Select your localized edition:

Close ×

More Ways to Connect

Discover one of our 28 local entrepreneurial communities »

Be the first to know as we launch in new countries and markets around the globe.

Interested in bringing MIT Technology Review to your local market?

MIT Technology ReviewMIT Technology Review - logo

 

Unsupported browser: Your browser does not meet modern web standards. See how it scores »

Tommy Pelletier


Tommy Pelletier spent his childhood in Maine split between foster care and a single-parent welfare home, never imagining that he would attend MIT and become a successful currency trader. But he did, thanks to his gift for math and teachers who noticed.

“My teachers at Portland High School drove me to push my academics to another level,” he says. And during a high-school writing assignment, he discovered MIT. “I didn’t want to be what I was seeing in my daily life,” he says. “MIT piqued my interest in math and science. I think I saw education as a way out.”

After Pelletier was accepted to MIT, someone from the Portland area—he’s still not sure who—contacted TV talk-show host Rosie O’Donnell, who named him a “Rosie’s SuperKid.” Featured in her magazine and on her talk show, Pelletier received a $75,000 educational trust fund from the Kellogg Company.

“I have a hard time believing it sometimes,” he says. “I would ask, ‘Do I really deserve this?’ But then I thought of the teachers who pushed me every day.”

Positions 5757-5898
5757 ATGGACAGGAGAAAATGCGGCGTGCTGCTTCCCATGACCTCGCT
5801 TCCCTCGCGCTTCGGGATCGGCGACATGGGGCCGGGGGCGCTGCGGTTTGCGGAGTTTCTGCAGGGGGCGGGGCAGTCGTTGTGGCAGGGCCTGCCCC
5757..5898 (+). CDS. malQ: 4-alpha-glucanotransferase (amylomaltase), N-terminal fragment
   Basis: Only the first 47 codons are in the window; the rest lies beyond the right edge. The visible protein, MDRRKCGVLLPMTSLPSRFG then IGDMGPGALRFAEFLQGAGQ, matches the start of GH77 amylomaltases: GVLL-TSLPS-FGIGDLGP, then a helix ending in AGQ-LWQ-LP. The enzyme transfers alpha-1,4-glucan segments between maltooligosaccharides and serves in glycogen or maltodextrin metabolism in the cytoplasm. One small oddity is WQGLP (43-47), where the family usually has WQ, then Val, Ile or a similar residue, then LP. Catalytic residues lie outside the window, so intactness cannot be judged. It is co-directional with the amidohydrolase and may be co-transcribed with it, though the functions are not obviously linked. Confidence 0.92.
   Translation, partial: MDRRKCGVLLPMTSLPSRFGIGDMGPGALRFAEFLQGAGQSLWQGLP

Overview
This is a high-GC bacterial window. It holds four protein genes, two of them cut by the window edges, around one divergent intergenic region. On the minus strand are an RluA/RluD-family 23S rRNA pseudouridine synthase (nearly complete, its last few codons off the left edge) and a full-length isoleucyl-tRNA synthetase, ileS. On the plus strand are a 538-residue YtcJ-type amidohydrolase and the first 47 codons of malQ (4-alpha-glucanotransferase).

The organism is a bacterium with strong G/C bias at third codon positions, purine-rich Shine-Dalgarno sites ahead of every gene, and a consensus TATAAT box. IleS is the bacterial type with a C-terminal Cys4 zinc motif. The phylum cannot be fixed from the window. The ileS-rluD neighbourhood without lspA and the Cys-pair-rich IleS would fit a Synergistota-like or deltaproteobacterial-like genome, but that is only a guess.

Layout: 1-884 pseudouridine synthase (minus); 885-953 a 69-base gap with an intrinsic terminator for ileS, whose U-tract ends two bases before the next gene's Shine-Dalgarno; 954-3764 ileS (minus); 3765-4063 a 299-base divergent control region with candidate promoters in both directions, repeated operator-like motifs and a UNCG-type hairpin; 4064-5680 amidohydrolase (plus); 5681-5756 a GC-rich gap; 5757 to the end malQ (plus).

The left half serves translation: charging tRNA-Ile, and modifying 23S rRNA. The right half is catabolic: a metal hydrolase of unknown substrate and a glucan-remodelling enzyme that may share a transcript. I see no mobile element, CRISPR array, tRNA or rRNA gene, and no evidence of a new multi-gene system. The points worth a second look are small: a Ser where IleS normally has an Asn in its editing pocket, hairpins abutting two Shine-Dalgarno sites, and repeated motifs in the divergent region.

Pelletier’s undergraduate experience was atypical. His daughter, Ariana, was born during his sophomore year. “I didn’t party much or have a lot of time to do homework with friends,” says Pelletier, who had married his high-school girlfriend. “I was home by early afternoon every day. I arranged my class schedule to spend time with my daughter.”

Pelletier balanced family and coursework with internships at Goldman Sachs, Smith Barney, and Merrill Lynch, and he graduated with a 4.7 GPA. Shortly after graduation, his son, Camden, was born, and Pelletier began working as a currency trader at Barclays Capital in New York City. Within six months, he was managing the firm’s Canadian dollar trading during the New York session.

“As a trader, you have to assess risk and reward very quickly,” he says. “It’s not patient, long-term investing. I could lose my entire week in 30 seconds.”

In 2007, Pelletier’s life changed. He moved to the Gelber Group, a private firm in Greenwich, Connecticut. He divorced in 2008, and he obtained full custody of his children. Now he and his new wife, Jennifer, live in Norwalk, Connecticut, a short commute from work and his children’s school.

“My life is so blessed,” he says. “I love what I do—managing my own trading book and picking my kids up from school every day. I thank God daily for what I have and for the journey that got me here.”

0 comments about this story. Start the discussion »

Reprints and Permissions | Send feedback to the editor

From the Archives

Close

Introducing MIT Technology Review Insider.

Already a Magazine subscriber?

You're automatically an Insider. It's easy to activate or upgrade your account.

Activate Your Account

Become an Insider

It's the new way to subscribe. Get even more of the tech news, research, and discoveries you crave.

Sign Up

Learn More

Find out why MIT Technology Review Insider is for you and explore your options.

Show Me
×

A Place of Inspiration

Understand the technologies that are changing business and driving the new global economy.

September 23-25, 2014
Register »